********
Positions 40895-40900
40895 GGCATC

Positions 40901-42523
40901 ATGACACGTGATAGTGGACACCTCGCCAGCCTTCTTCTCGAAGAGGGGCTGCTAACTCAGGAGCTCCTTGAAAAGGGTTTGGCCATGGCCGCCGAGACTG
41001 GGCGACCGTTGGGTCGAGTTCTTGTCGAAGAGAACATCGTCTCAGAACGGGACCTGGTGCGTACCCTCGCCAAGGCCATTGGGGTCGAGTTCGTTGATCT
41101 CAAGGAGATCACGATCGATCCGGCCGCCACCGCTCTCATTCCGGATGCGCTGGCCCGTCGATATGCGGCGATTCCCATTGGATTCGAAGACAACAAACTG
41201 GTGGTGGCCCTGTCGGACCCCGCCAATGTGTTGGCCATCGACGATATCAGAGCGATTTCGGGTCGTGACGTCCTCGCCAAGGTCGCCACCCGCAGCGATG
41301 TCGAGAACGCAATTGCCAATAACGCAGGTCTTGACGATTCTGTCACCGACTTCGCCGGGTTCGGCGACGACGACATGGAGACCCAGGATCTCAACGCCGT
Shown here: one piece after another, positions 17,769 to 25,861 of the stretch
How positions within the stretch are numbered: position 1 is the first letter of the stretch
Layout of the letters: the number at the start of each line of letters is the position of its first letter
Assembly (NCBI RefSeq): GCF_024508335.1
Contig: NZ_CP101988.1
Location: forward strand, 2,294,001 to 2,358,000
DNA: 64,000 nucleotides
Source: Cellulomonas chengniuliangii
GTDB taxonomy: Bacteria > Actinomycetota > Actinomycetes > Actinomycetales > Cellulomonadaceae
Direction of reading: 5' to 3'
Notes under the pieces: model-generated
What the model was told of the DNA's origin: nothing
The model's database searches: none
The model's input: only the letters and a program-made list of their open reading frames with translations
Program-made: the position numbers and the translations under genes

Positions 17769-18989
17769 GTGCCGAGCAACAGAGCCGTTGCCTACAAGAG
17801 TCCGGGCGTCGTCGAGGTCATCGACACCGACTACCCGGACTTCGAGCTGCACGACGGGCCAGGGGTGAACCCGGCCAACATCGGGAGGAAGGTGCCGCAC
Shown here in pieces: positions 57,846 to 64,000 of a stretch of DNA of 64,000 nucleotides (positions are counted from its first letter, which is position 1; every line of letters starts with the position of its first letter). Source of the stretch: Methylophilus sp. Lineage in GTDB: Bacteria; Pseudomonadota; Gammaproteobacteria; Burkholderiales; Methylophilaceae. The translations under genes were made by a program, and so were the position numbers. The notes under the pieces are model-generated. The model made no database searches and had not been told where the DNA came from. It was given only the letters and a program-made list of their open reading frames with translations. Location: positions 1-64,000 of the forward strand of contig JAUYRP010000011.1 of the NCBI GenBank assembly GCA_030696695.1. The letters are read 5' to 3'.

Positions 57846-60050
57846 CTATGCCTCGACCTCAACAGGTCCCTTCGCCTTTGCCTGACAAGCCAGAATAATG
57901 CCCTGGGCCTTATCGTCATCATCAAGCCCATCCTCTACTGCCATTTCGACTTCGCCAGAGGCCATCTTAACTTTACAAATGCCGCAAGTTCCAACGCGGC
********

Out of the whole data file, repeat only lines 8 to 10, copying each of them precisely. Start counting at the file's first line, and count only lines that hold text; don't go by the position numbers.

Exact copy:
41301 TCGAGAACGCAATTGCCAATAACGCAGGTCTTGACGATTCTGTCACCGACTTCGCCGGGTTCGGCGACGACGACATGGAGACCCAGGATCTCAACGCCGT
Shown here: one piece after another, positions 17,769 to 25,861 of the stretch
How positions within the stretch are numbered: position 1 is the first letter of the stretch